A group of participants listen to instructions during a workshop before the role play event at Czocha Castle in Sucha
CZOCHA, Poland (Reuters) - Clad in robes and pointed hats, would-be sorcerers wave their wands and cast spells as they hone their magic skills at their very own College of Wizardry.
In scenes inspired by Hogwarts from the Harry Potter fantasy series, the students mix potions, tame magical creatures roaming the nearby forest, explore hidden basements and visit local taverns.
Poland's Czocha Castle on Thursday opened its doors to 130 would-be witches and wizards for a four-day live-action role play (LARP) inspired by the hugely successful books by J.K. Rowling.
Some 130 participants from 17 countries, ranging in age from 18 to 60, have traveled to the fairy-tale-like castle in western Poland for the $375 event, where they take on the role of students and teachers -- and ghosts.
In a set-up diverging from Rowling's fictional world, where the young Potter learns about wizardry at Hogwarts while fighting off the dark arts, students are sorted into houses, such as Durentius, Faust, Libussa, Molin and Sendivogius.
They are given wizardry school books and follow a curriculum made up of classes such as "Physical Defence", "Magical Theory" and "Geomancy".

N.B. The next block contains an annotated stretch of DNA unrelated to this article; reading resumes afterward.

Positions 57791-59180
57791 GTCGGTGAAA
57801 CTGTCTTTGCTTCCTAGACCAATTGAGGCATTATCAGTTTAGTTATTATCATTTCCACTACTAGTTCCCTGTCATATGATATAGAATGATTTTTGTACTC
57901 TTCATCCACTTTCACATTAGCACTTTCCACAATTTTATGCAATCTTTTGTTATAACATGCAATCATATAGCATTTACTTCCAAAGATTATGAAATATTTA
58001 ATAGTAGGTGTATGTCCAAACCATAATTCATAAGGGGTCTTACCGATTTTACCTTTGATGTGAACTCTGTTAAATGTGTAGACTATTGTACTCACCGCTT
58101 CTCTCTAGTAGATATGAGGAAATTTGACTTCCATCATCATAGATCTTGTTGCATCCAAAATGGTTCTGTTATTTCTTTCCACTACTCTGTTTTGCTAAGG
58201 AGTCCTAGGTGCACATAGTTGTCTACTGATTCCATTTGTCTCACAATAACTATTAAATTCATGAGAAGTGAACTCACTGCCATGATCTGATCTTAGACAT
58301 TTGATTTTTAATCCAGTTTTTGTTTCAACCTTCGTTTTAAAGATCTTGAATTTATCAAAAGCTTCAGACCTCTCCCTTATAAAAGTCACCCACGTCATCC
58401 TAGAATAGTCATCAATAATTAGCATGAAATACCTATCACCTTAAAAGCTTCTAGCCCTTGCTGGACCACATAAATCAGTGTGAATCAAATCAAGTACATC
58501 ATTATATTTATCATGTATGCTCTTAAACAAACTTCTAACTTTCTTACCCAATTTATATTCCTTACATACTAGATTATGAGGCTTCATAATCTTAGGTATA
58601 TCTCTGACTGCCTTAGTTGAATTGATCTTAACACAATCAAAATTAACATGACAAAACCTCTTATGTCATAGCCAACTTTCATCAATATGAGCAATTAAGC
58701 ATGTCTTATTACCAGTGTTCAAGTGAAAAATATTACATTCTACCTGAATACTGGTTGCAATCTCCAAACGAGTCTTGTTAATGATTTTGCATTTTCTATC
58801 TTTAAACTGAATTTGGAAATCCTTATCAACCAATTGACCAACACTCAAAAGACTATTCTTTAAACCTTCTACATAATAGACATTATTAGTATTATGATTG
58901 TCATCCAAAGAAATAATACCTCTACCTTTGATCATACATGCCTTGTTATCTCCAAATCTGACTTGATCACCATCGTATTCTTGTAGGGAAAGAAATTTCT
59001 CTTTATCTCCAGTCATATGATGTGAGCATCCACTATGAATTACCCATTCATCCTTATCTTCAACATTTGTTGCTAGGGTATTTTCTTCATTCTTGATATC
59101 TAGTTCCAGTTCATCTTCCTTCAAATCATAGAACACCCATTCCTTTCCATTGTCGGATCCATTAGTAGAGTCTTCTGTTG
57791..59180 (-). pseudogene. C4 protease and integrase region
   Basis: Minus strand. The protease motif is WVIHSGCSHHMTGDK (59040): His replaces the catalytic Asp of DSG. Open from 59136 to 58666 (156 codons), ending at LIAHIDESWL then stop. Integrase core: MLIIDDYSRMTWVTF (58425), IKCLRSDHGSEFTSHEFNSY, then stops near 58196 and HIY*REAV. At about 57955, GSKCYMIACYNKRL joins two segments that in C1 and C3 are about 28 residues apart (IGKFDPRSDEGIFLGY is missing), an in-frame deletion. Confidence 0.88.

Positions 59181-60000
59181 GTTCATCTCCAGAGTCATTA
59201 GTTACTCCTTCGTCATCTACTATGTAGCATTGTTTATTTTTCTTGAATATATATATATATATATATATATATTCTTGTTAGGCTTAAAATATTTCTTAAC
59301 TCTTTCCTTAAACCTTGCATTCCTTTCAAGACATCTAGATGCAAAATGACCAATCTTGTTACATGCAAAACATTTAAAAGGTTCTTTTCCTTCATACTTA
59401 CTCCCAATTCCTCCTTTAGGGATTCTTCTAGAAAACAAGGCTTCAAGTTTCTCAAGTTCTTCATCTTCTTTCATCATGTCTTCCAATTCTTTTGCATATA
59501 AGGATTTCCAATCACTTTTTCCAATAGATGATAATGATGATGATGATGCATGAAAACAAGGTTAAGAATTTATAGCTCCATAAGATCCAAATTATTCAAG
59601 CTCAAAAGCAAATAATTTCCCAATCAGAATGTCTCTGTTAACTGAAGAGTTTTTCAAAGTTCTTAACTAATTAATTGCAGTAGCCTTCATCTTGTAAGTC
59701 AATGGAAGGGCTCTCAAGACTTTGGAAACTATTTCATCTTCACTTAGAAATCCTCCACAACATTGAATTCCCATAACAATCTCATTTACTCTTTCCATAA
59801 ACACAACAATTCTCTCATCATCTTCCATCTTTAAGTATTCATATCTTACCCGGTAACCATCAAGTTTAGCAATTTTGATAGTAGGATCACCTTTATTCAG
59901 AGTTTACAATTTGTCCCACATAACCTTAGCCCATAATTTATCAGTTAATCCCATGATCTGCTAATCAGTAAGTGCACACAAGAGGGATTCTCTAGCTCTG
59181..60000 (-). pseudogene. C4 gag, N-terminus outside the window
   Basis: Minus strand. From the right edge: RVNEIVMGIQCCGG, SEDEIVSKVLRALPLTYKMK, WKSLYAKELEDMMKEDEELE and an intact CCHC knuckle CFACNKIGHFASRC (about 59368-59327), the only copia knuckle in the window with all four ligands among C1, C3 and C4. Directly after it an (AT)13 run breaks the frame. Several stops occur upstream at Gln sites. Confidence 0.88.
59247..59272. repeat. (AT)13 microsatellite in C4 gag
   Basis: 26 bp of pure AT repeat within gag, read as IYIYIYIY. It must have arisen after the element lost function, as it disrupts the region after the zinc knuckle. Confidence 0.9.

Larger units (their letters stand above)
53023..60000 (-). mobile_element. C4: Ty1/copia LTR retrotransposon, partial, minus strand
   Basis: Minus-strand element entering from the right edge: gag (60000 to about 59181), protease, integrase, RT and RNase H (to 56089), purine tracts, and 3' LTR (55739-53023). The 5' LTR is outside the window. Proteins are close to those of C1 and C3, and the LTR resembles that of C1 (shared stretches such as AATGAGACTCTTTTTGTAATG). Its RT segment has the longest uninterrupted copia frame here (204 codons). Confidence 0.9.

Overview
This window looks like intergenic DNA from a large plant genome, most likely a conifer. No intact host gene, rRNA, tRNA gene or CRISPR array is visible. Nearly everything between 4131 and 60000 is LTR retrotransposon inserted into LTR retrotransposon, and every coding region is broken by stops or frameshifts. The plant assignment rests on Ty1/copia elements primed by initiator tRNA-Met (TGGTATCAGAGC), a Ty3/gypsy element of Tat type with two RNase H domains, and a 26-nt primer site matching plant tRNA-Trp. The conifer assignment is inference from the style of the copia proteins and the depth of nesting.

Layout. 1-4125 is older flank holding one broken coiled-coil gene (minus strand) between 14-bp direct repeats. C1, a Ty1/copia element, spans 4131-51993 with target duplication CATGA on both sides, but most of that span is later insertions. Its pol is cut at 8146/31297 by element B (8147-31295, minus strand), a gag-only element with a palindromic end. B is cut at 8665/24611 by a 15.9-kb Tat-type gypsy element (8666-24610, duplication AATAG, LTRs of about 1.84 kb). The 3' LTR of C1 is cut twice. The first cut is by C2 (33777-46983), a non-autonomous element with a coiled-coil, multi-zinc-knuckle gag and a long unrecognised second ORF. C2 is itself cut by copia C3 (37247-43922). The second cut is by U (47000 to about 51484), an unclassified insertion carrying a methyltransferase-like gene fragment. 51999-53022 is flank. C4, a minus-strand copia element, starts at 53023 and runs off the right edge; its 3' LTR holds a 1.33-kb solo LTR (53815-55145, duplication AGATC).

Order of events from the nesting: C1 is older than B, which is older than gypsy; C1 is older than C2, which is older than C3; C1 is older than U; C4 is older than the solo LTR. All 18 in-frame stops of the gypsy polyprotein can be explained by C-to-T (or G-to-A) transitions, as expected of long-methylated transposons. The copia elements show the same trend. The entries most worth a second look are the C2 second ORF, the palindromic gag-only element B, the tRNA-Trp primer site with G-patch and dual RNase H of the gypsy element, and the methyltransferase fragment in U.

"When doing a game like this, we try to simulate a pretend magical college. So it means some people play professors, some play students," Claus Raasted, organizer and game master at the College, told Reuters during preparations ahead of the event, adding there were rules in place to simulate magic.
"It's very simple. You point your wand at somebody, and say, "Silencio!". And then if you think that's cool then you become silent, and if you think that's boring, then you think, "Oh, that spell didn't work". Or maybe you don't understand what's going on and you do something completely different."
The event's organizers, Poland's Liveform and Denmark's Rollespilfabrikken, stress the LARP does not includes the use of the Harry Potter stories and is based "in a universe of our own making", with different characters which participants develop.
"I am very much dead. My character died 150 years ago ... My role is more of a guide and I guess it's mainly a support role for the other players," one participant, his face painted white for the role of ghost Kalle Frolund, told Reuters.
The first such LARP was organized at Czocha in November and quickly grabbed the attention of Harry Potter fans worldwide. Two are taking place in April and another is planned for later this year. For many, the four-day event is a dream come true, Raasted said.
"I think we can safely say that pretending to be a witch or wizard is something that appeals to everybody," he said.
(Reporting by Karol Witenberg and Reuters Television; Writing by Marie-Louise Gumuchian; Editing by Larry King)